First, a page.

This huge tiger moth, with a wingspread of sometimes two and a half inches or more is a lover of the cold north, for it is found everywhere in northern Europe, Northern Asia, and northern America. It is subject to considerable size and color variation due to different climates in the northern lands. Some places it has a wings spread of only about two inches and the hind wings are pink with black spots instead of yellow, while the forewings have much darker brown markings than those shown in the picture. This second form would be more likely to live in the dark woods where such darker colors would give it better camouflage whereas the first and larger form would live in more open places where lighter form would live in more open places where lighter colors are helpful.
Continue reading “Great Tiger Moth 灯蛾/ Arctia Caia (Family Arctiidae, Tiger Moths)”
Out of warm and velvet darkness this great brown gem of the woods may flutter to your window. It comes from a mysterious world to startle civilized man with a realization of hidden beauty in the night. The tawny wings, so like the soft fur of a great cat, the bluish-gray streaks on the wings, and the large round blue-rimmed eyes of the hind wings mark this species from other Saturniids. The subspecies oculea Neum, is a large form with a diffuse black ring around the ocelli (eye-spots) in the fore-wings. The form olivaceae Ckl. has an olive-brown ground color.
Continue reading “The Polyphemus Moth / Telea Polyphemus 巨型孔雀飞蛾(Family Saturniidae, the American Silk Moths)”
Among the most mysterious and beautiful of all moths are the Catocalas or Under-wings. These moths rarely come to light, but can be trapped by putting out a sweet bait of mashed bananas, stale beer and molasses on logs and trunks of trees in a forest or woods. This bait should be put out just before dusk. Then, when you come with a flashlight to the bait, you will often be rewarded by seeing underwings sipping daintily around the border of the bait. Some even become half-drunk with the delicious mixture and stagger about when they try to fly!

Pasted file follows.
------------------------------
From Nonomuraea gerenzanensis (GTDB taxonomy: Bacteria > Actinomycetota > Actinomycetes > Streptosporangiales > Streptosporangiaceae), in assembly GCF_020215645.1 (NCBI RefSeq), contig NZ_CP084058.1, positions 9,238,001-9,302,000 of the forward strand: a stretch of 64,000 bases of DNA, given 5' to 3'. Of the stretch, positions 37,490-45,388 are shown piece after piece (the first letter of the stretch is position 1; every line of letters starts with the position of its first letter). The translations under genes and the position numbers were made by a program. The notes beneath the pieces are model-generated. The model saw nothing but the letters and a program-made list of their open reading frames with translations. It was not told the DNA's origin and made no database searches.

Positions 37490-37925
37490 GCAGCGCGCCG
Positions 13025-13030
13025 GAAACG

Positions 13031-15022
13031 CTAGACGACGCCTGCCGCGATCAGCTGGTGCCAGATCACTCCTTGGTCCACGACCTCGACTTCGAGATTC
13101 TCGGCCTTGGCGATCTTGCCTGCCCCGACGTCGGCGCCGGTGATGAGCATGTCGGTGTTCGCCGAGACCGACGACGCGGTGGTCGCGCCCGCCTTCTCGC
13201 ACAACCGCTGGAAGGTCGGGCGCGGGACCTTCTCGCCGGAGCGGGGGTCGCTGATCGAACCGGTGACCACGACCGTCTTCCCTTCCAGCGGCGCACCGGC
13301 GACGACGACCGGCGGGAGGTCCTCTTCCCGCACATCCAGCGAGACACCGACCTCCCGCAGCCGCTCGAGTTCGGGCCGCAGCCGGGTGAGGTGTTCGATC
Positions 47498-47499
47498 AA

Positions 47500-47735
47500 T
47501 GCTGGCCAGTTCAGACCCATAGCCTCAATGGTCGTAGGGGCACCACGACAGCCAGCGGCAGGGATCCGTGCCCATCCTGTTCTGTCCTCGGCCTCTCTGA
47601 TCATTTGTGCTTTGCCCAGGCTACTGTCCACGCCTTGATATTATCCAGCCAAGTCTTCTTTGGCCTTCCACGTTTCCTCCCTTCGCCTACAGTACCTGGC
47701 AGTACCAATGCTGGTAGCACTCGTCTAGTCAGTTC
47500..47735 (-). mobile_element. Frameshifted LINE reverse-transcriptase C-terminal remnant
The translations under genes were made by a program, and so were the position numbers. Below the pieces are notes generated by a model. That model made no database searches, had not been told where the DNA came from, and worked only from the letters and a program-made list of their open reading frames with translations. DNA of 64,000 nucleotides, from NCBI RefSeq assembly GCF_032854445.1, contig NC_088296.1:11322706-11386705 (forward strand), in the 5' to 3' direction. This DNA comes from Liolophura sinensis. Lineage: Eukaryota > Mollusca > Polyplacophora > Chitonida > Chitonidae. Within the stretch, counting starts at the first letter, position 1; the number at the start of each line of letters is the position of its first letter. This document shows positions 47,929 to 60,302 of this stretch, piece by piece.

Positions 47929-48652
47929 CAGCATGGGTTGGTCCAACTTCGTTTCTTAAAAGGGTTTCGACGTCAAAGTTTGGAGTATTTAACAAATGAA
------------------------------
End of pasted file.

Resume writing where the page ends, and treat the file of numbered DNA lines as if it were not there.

Continue reading “Pure Under-Wing / Catocala Pura 猫尾蛾 (Family Noctuidae, Nocturnal Moths)”
In Central America some day you might look up into the blue and see what looks like a great black snake stretching from one end of the sky to the other. You might even see the “snake” slithering from side to side like a real snake dose on the ground, but if you looked at it through your field glasses or a telescope you would see that it was made up of thousands upon thousands of green, tailed moths all determinedly flying from northwest to southeast. Sometimes the great snake appears to drop parts of itself down from the sky and then, if you are in the right place, you see what looks like a river of dark green moths flowing over the surface of the land. Swiftly they rush by you – day flying moths driven on and on by a frenzy of migration.
Continue reading “Green Page Moth 绿页蛾 (Family Uranidae, the Green Migrators)”
With almost a six inch wingspread, this great moth glides through the dusk or flaps gently, like a large bird, down the gloomy aisles of the forest. The male, with its extremely sensitive and widespread antennae, senses the female from miles away and flies excitedly to find her. When the two find each other, the wings, the antennae, everything about them, seem to pulsate and glow with overwhelming joy, and we become suddenly aware that many lesser animals too become touched with the frenzy of love.
Continue reading “Cecropia 大蚕蛾 (Family Saturniidae, Silk Moths)”